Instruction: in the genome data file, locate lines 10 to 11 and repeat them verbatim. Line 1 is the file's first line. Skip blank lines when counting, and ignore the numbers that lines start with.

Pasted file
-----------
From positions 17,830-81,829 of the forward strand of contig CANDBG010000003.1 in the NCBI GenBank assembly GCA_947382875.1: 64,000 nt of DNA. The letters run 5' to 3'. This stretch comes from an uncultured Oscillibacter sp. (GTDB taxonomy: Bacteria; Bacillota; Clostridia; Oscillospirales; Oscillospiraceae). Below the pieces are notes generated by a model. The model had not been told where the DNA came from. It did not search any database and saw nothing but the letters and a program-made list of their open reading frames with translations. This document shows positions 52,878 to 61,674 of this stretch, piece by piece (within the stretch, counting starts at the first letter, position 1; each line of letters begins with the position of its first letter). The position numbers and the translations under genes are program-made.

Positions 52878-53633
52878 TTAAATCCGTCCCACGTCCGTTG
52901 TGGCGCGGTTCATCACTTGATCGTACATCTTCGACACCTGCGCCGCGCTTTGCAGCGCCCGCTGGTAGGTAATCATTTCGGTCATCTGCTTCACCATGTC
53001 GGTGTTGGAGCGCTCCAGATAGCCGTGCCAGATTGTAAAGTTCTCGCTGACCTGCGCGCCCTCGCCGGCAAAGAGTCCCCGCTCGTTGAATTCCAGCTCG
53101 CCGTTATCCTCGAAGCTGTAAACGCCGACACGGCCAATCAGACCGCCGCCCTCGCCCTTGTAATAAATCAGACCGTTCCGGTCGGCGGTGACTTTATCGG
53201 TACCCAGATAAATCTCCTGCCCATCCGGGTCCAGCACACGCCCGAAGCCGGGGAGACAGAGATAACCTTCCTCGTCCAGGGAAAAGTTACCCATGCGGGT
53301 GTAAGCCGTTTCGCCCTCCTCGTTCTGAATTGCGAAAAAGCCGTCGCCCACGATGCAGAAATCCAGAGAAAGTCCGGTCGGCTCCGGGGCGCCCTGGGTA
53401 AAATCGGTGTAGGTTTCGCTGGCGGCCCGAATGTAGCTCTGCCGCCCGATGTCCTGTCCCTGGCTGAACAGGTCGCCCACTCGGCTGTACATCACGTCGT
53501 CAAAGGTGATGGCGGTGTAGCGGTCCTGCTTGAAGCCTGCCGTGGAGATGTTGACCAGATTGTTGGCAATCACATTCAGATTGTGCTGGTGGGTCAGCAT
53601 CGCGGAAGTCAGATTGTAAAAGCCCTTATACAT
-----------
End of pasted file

53501 CAAAGGTGATGGCGGTGTAGCGGTCCTGCTTGAAGCCTGCCGTGGAGATGTTGACCAGATTGTTGGCAATCACATTCAGATTGTGCTGGTGGGTCAGCAT
53601 CGCGGAAGTCAGATTGTAAAAGCCCTTATACAT